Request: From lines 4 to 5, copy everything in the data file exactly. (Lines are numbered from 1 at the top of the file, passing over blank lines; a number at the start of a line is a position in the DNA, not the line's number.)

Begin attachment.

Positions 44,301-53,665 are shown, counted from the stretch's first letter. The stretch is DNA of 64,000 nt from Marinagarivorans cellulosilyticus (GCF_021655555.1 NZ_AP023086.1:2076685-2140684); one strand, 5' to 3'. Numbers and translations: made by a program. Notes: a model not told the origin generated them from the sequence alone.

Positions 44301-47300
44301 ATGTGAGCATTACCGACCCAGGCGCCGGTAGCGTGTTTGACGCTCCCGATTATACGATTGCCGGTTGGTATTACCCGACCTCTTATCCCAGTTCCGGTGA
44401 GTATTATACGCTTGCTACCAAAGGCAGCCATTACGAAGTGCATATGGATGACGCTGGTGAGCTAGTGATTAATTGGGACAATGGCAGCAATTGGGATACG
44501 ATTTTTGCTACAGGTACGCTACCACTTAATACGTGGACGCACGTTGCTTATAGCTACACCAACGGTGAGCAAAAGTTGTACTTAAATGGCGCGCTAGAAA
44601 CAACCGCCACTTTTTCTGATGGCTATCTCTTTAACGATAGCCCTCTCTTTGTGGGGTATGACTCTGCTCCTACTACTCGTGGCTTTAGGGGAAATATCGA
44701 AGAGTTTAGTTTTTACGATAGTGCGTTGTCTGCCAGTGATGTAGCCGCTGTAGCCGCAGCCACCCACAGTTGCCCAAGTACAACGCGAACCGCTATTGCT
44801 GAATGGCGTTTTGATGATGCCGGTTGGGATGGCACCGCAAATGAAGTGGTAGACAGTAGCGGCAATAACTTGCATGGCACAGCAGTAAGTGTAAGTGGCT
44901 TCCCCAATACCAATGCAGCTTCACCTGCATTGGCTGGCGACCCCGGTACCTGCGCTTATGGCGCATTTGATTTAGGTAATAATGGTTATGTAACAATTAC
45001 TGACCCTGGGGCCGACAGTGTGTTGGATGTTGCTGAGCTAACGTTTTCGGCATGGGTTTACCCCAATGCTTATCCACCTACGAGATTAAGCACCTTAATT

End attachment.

44401 GTATTATACGCTTGCTACCAAAGGCAGCCATTACGAAGTGCATATGGATGACGCTGGTGAGCTAGTGATTAATTGGGACAATGGCAGCAATTGGGATACG
44501 ATTTTTGCTACAGGTACGCTACCACTTAATACGTGGACGCACGTTGCTTATAGCTACACCAACGGTGAGCAAAAGTTGTACTTAAATGGCGCGCTAGAAA